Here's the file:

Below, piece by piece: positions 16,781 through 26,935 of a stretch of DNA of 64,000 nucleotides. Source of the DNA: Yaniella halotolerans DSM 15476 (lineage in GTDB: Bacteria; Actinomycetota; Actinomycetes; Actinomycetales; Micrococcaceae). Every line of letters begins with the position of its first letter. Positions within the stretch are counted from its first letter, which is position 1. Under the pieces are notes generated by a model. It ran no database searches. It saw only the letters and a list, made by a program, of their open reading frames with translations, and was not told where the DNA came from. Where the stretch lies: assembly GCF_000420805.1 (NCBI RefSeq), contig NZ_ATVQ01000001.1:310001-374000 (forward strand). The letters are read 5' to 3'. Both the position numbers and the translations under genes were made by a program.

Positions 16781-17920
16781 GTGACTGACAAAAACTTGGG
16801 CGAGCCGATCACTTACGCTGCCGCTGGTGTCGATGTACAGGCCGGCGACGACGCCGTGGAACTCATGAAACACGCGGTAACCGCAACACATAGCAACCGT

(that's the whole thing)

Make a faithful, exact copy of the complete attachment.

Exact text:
Below, piece by piece: positions 16,781 through 26,935 of a stretch of DNA of 64,000 nucleotides. Source of the DNA: Yaniella halotolerans DSM 15476 (lineage in GTDB: Bacteria; Actinomycetota; Actinomycetes; Actinomycetales; Micrococcaceae). Every line of letters begins with the position of its first letter. Positions within the stretch are counted from its first letter, which is position 1. Under the pieces are notes generated by a model. It ran no database searches. It saw only the letters and a list, made by a program, of their open reading frames with translations, and was not told where the DNA came from. Where the stretch lies: assembly GCF_000420805.1 (NCBI RefSeq), contig NZ_ATVQ01000001.1:310001-374000 (forward strand). The letters are read 5' to 3'. Both the position numbers and the translations under genes were made by a program.

Positions 16781-17920
16781 GTGACTGACAAAAACTTGGG
16801 CGAGCCGATCACTTACGCTGCCGCTGGTGTCGATGTACAGGCCGGCGACGACGCCGTGGAACTCATGAAACACGCGGTAACCGCAACACATAGCAACCGT